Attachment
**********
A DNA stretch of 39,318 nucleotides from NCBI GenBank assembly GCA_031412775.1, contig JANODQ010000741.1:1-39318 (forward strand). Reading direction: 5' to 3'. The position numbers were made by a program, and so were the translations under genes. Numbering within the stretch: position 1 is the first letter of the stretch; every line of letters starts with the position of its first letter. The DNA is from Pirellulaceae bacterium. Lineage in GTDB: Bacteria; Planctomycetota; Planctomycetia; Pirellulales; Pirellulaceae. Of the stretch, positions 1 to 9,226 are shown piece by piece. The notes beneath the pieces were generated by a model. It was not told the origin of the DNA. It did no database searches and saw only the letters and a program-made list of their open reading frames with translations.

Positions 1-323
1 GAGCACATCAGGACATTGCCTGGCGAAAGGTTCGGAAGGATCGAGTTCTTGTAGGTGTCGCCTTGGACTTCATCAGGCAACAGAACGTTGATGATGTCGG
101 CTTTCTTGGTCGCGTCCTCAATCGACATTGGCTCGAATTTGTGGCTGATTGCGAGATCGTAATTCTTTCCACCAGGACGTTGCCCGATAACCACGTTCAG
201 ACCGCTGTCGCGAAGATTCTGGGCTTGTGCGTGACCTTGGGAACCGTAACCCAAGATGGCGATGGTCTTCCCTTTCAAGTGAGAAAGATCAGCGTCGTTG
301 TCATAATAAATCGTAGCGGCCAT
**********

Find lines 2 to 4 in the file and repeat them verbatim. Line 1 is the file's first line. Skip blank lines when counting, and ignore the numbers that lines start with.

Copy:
Positions 1-323
1 GAGCACATCAGGACATTGCCTGGCGAAAGGTTCGGAAGGATCGAGTTCTTGTAGGTGTCGCCTTGGACTTCATCAGGCAACAGAACGTTGATGATGTCGG
101 CTTTCTTGGTCGCGTCCTCAATCGACATTGGCTCGAATTTGTGGCTGATTGCGAGATCGTAATTCTTTCCACCAGGACGTTGCCCGATAACCACGTTCAG